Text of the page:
Measuring online moral reasoning: the development and psychometric properties of the cyberethics scale
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This dissertation developed a valid and reliable instrument that measures online moral reasoning. This instrument is referred to as the Cyberethics Scale (CES). The dissertation examines theoretical basis of CES and describes the process of developing the CES. Cognitive-developmental theories of moral judgment generally explain diverse ways that individuals advance their moral judgment. The study adapted concepts of several theories-particularly those ofKolhberg (1984) and Gibbs, Basinger, and Fuller (1992)-and applied them to identify states of moral reasoning specifically in an online environment. Evidence to confirm the validity and reliability ofthe CES during this process derived from a pilot study, understandability study, expert review panel, and statistical analysis. The psychometric properties were assessed with data from 243 participants recruited through Amazon Mechanical Turk (Mturk) website. The CES is a short answer survey that can be group-administrable as a paper-pencil format and online format and requires an average of 10 minutes to complete 10-item survey. The scoring is self-trained. An estimated time to complete scoring a protocol is 20 minutes, which is equivalent to the SRM-SF scoring time. The psychometric properties of the CES are acceptable (r = .604, n = 243). This reliability measure is comparable to the Chronbach Alpha of the Sociomoral Reflection Measure-Short Form when assessed with adult sample (r = .5762, n=48).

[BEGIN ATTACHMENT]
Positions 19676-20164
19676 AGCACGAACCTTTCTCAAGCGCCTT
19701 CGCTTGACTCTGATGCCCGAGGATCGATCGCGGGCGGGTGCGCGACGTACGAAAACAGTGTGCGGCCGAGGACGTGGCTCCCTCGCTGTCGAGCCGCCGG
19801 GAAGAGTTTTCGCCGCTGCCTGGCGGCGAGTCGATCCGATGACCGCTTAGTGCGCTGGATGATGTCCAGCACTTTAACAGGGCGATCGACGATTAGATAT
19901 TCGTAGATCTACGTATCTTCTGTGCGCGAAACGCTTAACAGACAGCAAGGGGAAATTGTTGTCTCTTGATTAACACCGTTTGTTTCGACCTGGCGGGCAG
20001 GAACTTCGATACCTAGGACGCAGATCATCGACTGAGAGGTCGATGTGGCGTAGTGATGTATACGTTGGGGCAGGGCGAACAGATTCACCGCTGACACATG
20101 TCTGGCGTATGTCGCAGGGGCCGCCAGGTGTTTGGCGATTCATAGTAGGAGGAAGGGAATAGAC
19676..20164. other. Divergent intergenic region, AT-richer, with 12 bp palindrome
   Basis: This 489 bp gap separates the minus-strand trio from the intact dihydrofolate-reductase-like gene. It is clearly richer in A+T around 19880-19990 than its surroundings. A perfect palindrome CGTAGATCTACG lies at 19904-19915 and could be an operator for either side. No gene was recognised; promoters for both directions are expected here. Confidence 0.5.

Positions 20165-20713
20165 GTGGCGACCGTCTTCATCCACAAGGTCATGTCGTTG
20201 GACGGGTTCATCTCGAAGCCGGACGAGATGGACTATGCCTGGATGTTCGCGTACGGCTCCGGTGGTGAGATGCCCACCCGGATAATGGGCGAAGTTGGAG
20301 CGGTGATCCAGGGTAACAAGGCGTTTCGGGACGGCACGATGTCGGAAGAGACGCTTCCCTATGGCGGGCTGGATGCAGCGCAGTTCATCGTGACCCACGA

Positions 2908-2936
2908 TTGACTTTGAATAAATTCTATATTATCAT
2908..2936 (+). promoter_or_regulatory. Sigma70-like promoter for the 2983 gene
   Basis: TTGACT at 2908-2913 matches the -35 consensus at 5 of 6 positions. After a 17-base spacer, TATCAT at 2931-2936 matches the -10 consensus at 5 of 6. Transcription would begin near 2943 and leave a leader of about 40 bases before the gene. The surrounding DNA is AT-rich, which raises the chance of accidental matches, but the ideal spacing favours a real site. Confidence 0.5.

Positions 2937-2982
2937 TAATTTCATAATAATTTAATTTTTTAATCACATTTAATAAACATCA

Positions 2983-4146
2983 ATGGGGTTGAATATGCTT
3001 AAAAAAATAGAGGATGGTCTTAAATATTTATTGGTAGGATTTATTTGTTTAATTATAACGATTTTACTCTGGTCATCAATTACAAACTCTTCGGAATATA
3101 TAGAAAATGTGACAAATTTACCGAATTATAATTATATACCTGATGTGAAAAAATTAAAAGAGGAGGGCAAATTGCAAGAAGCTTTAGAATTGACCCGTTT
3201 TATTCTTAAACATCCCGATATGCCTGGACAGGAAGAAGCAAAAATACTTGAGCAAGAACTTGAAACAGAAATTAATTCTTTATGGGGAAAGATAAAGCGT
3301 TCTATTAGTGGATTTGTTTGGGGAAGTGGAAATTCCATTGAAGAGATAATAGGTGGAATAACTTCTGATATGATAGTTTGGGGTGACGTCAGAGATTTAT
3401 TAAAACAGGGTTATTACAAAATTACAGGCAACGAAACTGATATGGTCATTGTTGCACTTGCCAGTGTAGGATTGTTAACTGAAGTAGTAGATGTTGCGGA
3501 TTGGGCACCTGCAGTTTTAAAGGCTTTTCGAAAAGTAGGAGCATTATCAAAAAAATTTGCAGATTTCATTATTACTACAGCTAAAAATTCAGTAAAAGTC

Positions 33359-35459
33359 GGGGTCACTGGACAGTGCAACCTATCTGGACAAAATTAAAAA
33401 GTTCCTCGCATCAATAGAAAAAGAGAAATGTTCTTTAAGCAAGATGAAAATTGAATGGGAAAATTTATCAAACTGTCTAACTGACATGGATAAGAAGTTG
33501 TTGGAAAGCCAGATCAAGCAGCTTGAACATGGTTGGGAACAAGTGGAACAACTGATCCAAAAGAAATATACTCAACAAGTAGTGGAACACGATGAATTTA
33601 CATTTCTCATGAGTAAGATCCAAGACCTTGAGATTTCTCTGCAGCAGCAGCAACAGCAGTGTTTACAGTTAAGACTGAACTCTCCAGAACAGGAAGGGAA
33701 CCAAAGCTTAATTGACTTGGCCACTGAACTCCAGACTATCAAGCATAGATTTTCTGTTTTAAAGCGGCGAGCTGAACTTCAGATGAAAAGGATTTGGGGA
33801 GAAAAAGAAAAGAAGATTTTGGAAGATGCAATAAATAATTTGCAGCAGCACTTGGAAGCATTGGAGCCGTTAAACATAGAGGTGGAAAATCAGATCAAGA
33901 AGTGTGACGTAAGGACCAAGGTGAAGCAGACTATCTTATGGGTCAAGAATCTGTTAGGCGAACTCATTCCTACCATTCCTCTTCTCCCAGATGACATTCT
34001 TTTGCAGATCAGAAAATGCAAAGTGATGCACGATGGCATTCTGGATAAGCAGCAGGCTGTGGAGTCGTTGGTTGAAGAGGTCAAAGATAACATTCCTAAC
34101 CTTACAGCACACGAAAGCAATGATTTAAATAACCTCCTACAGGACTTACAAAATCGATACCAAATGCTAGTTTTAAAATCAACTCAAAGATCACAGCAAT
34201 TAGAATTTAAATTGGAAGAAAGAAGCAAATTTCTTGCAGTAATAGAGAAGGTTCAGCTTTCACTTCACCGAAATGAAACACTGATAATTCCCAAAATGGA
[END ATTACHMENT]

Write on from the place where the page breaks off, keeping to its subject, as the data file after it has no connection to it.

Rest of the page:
Thesis (Ed.D.)--Boston University